Nearly half of schools are open full-time, survey finds

Laura Meckler:

The first federal data on education during the pandemic finds nearly half of public schools were open for full-time, face-to-face classes, with White children far more likely than Black, Hispanic or Asian American students to be attending in person.

The data suggests the nation is both close to a goal set by President Biden for a return to school and a considerable distance to a full return to normalcy.

The survey also raised questions about the quality of education being delivered to those learning from home. About one-third of schools offer two hours or less of live instruction per day for those learning either full or part-time at home. Some offer none.

The survey results include a representative sample of schools serving fourth- and eighth-grade students, the first attempt by the federal government to assess the state of education since schools closed en masse a year ago. The report also offers the first demographic and regional breakdown of in-person learning.

Biden has made reopening schools a key goal for his early presidency and says he wants a majority of K-8 schools open for full-time, in-person classes by his 100th day in office, at the end of April. The survey, which covered January and, in some cases, February, suggests he’s likely to hit that target. It found 47 percent of schools serving fourth-graders and 46 percent serving eighth-graders were open for full in-person instruction.

But the survey also found millions of students still don’t have full-time school available while others opted for remote education.

Related: Catholic schools will sue Dane County Madison Public Health to open as scheduled

Notes and links on Dane County Madison Public Health. (> 140 employees).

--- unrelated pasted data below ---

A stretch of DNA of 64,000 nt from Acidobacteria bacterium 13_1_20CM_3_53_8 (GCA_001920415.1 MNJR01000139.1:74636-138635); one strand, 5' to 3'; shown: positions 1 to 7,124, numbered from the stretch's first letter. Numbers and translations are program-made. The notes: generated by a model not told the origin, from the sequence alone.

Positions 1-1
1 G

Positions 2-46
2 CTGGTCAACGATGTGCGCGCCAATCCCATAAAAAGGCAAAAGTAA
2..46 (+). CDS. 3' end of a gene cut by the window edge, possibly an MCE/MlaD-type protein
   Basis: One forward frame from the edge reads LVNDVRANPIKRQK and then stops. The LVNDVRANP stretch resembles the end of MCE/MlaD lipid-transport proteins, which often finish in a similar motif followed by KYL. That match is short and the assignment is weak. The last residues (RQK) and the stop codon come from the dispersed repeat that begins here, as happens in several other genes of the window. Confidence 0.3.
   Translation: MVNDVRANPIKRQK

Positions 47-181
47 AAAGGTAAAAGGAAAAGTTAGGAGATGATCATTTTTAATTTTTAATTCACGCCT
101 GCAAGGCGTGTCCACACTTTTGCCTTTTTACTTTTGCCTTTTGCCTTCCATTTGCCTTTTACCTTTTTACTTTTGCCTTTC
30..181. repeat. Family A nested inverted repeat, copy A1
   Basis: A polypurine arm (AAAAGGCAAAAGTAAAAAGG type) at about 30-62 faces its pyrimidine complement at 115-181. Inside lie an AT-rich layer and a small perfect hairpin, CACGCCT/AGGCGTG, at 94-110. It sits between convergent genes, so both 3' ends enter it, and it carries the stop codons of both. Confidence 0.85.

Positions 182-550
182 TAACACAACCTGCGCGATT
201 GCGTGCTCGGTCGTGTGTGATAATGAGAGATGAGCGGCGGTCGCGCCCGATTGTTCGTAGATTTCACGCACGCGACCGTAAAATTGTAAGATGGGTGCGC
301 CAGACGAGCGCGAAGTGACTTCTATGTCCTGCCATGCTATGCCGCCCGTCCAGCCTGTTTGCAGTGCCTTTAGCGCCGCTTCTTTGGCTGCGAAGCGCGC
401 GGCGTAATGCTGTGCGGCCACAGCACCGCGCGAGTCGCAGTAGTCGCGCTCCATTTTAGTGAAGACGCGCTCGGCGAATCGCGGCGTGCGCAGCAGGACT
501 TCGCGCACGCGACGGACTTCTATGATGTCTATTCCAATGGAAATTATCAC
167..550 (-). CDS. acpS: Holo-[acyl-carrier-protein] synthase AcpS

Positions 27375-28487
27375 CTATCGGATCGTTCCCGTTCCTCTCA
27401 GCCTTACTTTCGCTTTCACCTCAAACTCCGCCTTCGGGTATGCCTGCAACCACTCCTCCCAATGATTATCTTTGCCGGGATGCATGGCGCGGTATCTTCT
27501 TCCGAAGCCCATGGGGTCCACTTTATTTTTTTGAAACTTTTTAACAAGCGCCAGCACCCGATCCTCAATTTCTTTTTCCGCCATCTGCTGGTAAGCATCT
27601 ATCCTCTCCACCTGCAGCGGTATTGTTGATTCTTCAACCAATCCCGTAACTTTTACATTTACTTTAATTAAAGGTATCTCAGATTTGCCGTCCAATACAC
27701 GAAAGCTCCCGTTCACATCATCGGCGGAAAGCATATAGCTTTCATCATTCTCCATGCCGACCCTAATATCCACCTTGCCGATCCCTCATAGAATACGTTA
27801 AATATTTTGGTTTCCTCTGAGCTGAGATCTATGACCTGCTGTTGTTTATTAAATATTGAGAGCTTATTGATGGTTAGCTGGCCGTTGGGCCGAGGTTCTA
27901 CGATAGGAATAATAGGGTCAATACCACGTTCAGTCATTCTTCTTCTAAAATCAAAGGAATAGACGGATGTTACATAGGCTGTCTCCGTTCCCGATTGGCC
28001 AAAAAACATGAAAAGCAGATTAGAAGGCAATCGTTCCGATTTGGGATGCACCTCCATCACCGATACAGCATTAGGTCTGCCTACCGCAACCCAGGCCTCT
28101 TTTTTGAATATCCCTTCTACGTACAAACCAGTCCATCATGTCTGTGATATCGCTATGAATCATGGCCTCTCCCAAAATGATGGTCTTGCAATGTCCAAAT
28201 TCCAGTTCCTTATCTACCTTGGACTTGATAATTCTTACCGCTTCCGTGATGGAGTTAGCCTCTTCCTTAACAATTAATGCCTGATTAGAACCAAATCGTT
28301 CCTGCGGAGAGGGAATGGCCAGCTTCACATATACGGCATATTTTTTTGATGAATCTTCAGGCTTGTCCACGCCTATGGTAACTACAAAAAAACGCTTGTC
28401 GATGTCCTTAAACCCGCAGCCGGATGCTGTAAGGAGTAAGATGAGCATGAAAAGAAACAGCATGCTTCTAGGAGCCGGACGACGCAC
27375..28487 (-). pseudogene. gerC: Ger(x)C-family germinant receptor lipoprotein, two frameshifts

Molly Beck and Madeline Heim:

which pushed Dane County this week not to calculate its percentage of positive tests — a data point the public uses to determine how intense infection is in an area.   

While positive test results are being processed and their number reported quickly, negative test results are taking days in some cases to be analyzed before they are reported to the state. 


The department said it was between eight and 10 days behind in updating that metric on the dashboard, and as a result it appeared to show a higher positive percentage of tests and a lower number of total tests per day.

The department said this delay is due to the fact data analysts must input each of the hundreds of tests per day manually, and in order to continue accurate and timely contact tracing efforts, they prioritized inputting positive tests.

“Positive tests are always immediately verified and processed, and delays in processing negative tests in our data system does not affect notification of test results,” the department said in a news release. “The only effect this backlog has had is on our percent positivity rate and daily test counts.”

Staff have not verified the approximately 17,000 tests, which includes steps such as matching test results to patients to avoid duplicating numbers and verifying the person who was tested resides in Dane County.

All 77 false-positive COVID-19 tests come back negative upon reruns.

Madison private school raises $70,000 for lawsuit against public health order. – WKOW-TV. Commentary.

WEAC: $1.57 million for Four Wisconsin Senators

Assembly against private school forced closure.

Wisconsin Catholic schools will challenge local COVID-19 closing order. More.

2017: West High Reading Interventionist Teacher’s Remarks to the School Board on Madison’s Disastrous Reading Results

Madison’s taxpayer supported K-12 school district, despite spending far more than most, has long tolerated disastrous reading results.

My Question to Wisconsin Governor Tony Evers on Teacher Mulligans and our Disastrous Reading Results

“An emphasis on adult employment”

Wisconsin Public Policy Forum Madison School District Report[PDF]

Booked, but can’t read (Madison): functional literacy, National citizenship and the new face of Dred Scott in the age of mass incarceration.